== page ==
The NHTSA Reminds Drivers This Holiday Season: Buzzed Driving is Drunk Driving

The holiday season is among us. As we prepare for festivities with family and friends, the National Highway Traffic Safety Administration (NHTSA) wants to remind all drivers that it’s dangerous to drive after drinking. You have to choose your role before drinking begins: will you drink or will you drive? Remember, even if you only have a little bit to drink and think you’re “okay to drive,” you could still be over the legal limit, because Buzzed Driving Is Drunk Driving.
Automotive Technology of West Islip Blog: Buzzed Driving is Drunk Driving
Most people think they know their own limits. They think that if they’re just a little ‘buzzed,’ then they’re still good to drive. But, this couldn’t be further from the truth. Time and again, drivers who may have only had a couple of drinks put themselves and others at serious risk. Driving with any alcohol in your system can be dangerous. You don’t have to be falling-down drunk to be too impaired to drive.
Buzzed Driving is Drunk Driving is an anti-drunk-driving campaign that aims to inform all Americans about the dangers of driving after drinking—even after drinking just a little. Drunk driving is a terrible killer on our nation’s roads. In 2013, 10,076 people were killed in drunk driving crashes. This time of year is especially dangerous due to holiday celebrations and frequent parties. In December 2013 alone, there were 733 people killed in crashes involving at least one drunk driver or motorcycle operator. In 2013, a third (31%) of all crash fatalities in America involved drunk driving. 

The NHTSA Reminds Drivers: Buzzed Driving is Drunk Driving

The NHTSA Reminds Drivers: Buzzed Driving is Drunk Driving

This holiday season, NHTSA urges you to plan ahead: designate a sober driver. If you plan on drinking at all, don’t plan on driving. Don’t assume that you’ll know whether you can safely drive or not at the end of the night. Keep this in mind: not only are you endangering yourself and others when you drink and then drive, but if convicted of a DUI, you face jail time, the loss of your driver’s license, higher insurance rates, and dozens of other unanticipated expenses ranging from attorney fees, court costs, car towing and repairs, and lost wages due to time off from work—there’s also the added humiliation and consequences of telling family, friends, and employers of your arrest. The average DUI costs the offender about $10,000. For a lot less money, you could pay for a taxi.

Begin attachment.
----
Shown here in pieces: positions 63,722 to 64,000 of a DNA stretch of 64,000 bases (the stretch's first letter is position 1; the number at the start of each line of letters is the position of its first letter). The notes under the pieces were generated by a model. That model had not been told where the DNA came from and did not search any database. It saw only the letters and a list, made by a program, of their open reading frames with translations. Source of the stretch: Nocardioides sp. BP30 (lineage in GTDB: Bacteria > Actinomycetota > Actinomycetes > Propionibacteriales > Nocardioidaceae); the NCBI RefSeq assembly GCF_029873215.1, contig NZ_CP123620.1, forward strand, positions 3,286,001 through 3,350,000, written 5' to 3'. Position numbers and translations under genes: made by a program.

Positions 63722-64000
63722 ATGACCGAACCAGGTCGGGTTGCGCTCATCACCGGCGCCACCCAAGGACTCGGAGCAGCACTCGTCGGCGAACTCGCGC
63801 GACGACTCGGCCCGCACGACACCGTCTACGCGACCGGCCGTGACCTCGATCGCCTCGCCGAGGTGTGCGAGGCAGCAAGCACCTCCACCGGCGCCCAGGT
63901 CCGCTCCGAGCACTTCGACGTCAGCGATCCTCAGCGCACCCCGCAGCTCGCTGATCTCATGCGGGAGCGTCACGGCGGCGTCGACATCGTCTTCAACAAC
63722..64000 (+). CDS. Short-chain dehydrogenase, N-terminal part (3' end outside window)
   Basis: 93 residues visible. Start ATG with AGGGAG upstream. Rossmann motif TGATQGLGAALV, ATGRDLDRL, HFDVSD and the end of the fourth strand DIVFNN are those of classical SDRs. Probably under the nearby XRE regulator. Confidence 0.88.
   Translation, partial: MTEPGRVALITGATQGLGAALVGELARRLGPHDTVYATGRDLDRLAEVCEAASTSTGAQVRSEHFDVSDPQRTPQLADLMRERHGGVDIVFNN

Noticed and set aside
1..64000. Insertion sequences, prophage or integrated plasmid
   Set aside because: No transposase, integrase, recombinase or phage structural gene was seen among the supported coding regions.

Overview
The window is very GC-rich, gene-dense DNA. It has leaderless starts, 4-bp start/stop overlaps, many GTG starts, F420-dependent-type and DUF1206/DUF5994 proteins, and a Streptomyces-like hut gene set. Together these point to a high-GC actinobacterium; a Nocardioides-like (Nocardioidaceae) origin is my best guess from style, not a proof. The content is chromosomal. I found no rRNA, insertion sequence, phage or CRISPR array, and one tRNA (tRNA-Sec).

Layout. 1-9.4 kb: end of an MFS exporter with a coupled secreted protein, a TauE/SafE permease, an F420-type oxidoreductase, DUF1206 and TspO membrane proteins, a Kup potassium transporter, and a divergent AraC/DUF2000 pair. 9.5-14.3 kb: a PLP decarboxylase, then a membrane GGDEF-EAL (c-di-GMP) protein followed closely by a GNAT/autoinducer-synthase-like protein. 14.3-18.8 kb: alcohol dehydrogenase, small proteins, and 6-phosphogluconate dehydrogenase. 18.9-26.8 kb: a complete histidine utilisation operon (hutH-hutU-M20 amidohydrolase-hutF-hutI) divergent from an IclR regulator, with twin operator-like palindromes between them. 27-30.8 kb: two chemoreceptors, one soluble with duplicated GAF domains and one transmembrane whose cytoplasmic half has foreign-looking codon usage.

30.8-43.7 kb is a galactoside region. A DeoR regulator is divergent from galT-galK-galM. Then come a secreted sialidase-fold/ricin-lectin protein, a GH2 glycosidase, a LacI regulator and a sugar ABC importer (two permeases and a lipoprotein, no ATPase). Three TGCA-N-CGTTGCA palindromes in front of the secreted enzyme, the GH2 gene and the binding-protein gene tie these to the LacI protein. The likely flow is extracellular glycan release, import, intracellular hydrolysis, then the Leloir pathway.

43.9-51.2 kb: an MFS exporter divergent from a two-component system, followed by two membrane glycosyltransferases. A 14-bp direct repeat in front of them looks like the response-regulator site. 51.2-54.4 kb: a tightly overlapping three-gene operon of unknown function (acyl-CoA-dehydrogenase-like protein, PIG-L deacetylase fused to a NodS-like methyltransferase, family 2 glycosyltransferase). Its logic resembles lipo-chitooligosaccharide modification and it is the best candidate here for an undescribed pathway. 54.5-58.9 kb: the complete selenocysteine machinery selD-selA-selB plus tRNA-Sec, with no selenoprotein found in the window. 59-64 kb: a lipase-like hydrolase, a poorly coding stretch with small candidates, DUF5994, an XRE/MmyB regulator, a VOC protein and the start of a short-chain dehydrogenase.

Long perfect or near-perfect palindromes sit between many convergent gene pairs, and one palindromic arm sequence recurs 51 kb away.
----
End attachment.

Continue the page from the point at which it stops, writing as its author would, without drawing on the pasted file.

Use these tips, provided by NHTSA, to avoid a DUI and keep our roads safe:

  • Even one drink can impair your judgment and reaction time and increase the risk of getting arrested for driving drunk or having a crash.
  • If you will be drinking, do not plan on driving.  Plan ahead; designate a sober driver before the party begins.
  • When you know you’ll be drinking, leave your keys at home or give them to someone else.
  • If you have been drinking, do not drive—even a short distance. Call a taxi, phone a sober friend or family member, use public transportation, or another service like Uber or BemyDD. You could also try NHTSA’s SaferRide mobile app, which allows users to call a taxi or a friend by identifying their location so they can be picked up.
  • Walking while impaired can be just as dangerous as drunk driving. Designate a sober friend to walk you home.
  • If you see a drunk driver on the road, contact local law enforcement when it is safe to do so.
  • If you see someone you think is about to drive while impaired, take their keys and help them get home safely.

Remember, it is never okay to drive after drinking. Buzzed Driving Is Drunk Driving.

Written by Automotive Technology of West Islip